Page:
Energy Archives

NEMA Supports Obama's Call for National Efficiency Standards

NEMA Supports Obama's Call for National Efficiency Standards

The National Electrical Manufacturers Association (NEMA) is supporting President Obama’s February 5, 2009 announcement on the importance of national energy efficiency standards for consumer and industrial equipment regulated by the Department of Energy (DOE). NEMA President and CEO Evan R. Gaddis says, “President Obama’s has signed a presidential memorandum requesting that DOE set new efficiency standards for common household appliances that will save consumers money, spur innovation, and conserve energy. We have been a strong advocate for a robust national efficiency standards program that sets federal efficiency standards and avoids a patchwork of unworkable state standards. NEMA looks forward to working with Secretary of Energy Steven Chu and his team as they improve the work of the DOE Codes and Standards program.” NEMA has been at the forefront of federal efficiency standards since 1988 when Congress adopted NEMA’s recommendations for fluorescent lamp ballasts. NEMA developed the first energy efficiency standards for electric motors and distribution transformers, and those NEMA standards serve as the basis for today’s federal standards for those products. NEMA advocated for significant new standards on general service light bulbs that were adopted in the Energy Independence and Security Act (EISA) of 2007. Those lighting standards, which go into effect over a two-year period beginning January 1, 2012, represent a 30% increase in efficiency of light bulbs while providing consumers with a variety of technologies to choose from. Presently, NEMA is engaged with DOE and other stakeholders in finalizing new efficiency standards for general service fluorescent lamps (e.g., four-foot fluorescent lamps) and incandescent reflector lamps (e.g., flood and spot bulbs used in recessed lighting applications). Those new standards are to be issued by June 2009. NEMA also successfully advocated for standards for exit signs, compact fluorescent lamps (CFLs), and traffic lights in the Energy Policy Act of 2005, as well as metal halide luminaires (lighting fixtures) in EISA 2007.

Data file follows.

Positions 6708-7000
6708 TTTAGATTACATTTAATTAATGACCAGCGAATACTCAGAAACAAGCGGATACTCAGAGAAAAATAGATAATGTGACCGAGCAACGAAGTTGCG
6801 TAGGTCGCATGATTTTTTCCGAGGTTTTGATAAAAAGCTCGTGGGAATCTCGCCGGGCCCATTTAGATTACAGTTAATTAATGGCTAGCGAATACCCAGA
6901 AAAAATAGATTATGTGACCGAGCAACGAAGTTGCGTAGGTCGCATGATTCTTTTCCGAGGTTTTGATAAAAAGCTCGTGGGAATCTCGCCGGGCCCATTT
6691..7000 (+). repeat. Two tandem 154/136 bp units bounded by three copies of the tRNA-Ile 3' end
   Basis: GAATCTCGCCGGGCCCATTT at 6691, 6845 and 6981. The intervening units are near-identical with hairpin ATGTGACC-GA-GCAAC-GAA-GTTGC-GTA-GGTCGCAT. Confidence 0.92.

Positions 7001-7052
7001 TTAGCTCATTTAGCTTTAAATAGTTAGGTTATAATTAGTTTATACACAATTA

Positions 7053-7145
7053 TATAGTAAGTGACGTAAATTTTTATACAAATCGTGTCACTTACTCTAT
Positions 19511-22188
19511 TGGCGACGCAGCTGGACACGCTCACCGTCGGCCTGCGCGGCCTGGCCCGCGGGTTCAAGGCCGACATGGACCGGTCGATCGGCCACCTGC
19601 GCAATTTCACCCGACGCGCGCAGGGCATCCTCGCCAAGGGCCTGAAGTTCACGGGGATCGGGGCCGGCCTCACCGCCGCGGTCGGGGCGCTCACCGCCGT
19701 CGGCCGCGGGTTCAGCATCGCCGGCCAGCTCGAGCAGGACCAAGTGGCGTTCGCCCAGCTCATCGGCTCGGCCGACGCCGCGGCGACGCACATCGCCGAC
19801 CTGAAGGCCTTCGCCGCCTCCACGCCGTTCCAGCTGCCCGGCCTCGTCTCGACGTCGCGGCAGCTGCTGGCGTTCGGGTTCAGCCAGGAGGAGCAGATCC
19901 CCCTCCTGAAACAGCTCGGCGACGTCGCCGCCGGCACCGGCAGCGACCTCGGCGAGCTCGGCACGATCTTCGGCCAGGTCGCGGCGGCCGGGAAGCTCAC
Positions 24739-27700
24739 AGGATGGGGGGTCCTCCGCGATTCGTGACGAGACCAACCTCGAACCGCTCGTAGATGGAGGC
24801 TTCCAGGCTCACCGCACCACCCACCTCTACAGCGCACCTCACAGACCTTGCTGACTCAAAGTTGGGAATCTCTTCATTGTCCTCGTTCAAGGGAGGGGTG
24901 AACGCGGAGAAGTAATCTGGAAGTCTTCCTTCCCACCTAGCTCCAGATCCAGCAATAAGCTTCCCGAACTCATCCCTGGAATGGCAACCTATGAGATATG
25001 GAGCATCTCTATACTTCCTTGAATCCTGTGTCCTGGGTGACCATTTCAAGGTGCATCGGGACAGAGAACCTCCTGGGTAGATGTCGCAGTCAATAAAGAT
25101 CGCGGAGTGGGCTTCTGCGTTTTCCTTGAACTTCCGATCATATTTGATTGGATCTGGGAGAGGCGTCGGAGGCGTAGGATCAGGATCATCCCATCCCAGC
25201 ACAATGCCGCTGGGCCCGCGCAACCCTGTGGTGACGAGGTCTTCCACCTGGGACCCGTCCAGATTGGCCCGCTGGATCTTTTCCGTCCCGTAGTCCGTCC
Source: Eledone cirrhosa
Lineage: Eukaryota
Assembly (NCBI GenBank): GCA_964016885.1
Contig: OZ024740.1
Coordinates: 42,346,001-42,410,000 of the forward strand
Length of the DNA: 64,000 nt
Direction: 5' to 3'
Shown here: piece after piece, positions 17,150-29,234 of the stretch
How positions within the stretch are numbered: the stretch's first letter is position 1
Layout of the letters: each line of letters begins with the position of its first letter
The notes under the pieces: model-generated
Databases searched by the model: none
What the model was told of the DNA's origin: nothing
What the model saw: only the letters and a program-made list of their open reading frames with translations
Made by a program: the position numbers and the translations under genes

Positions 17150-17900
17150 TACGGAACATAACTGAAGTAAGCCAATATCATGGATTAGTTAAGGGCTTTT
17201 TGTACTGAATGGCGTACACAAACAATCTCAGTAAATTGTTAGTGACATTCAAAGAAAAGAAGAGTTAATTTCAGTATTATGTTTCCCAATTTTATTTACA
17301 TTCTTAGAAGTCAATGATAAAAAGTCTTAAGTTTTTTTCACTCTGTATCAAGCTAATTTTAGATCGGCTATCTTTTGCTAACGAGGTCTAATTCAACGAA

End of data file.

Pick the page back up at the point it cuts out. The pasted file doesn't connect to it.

NEMA Supports Obama’s Call for National Efficiency Standards

NEMA Supports Obama’s Call for National Efficiency Standards

The National Electrical Manufacturers Association (NEMA) is supporting President Obama’s February 5, 2009 announcement on the importance of national energy efficiency standards for consumer and industrial equipment regulated by the Department of Energy (DOE). NEMA President and CEO Evan R. Gaddis says, “President Obama’s has signed a presidential memorandum requesting that DOE set new efficiency standards for common household appliances that will save consumers money, spur innovation, and conserve energy. We have been a strong advocate for a robust national efficiency standards program that sets federal efficiency standards and avoids a patchwork of unworkable state standards. NEMA looks forward to working with Secretary of Energy Steven Chu and his team as they improve the work of the DOE Codes and Standards program.” NEMA has been at the forefront of federal efficiency standards since 1988 when Congress adopted NEMA’s recommendations for fluorescent lamp ballasts. NEMA developed the first energy efficiency standards for electric motors and distribution transformers, and those NEMA standards serve as the basis for today’s federal standards for those products. NEMA advocated for significant new standards on general service light bulbs that were adopted in the Energy Independence and Security Act (EISA) of 2007. Those lighting standards, which go into effect over a two-year period beginning January 1, 2012, represent a 30% increase in efficiency of light bulbs while providing consumers with a variety of technologies to choose from. Presently, NEMA is engaged with DOE and other stakeholders in finalizing new efficiency standards for general service fluorescent lamps (e.g., four-foot fluorescent lamps) and incandescent reflector lamps (e.g., flood and spot bulbs used in recessed lighting applications). Those new standards are to be issued by June 2009. NEMA also successfully advocated for standards for exit signs, compact fluorescent lamps (CFLs), and traffic lights in the Energy Policy Act of 2005, as well as metal halide luminaires (lighting fixtures) in EISA 2007.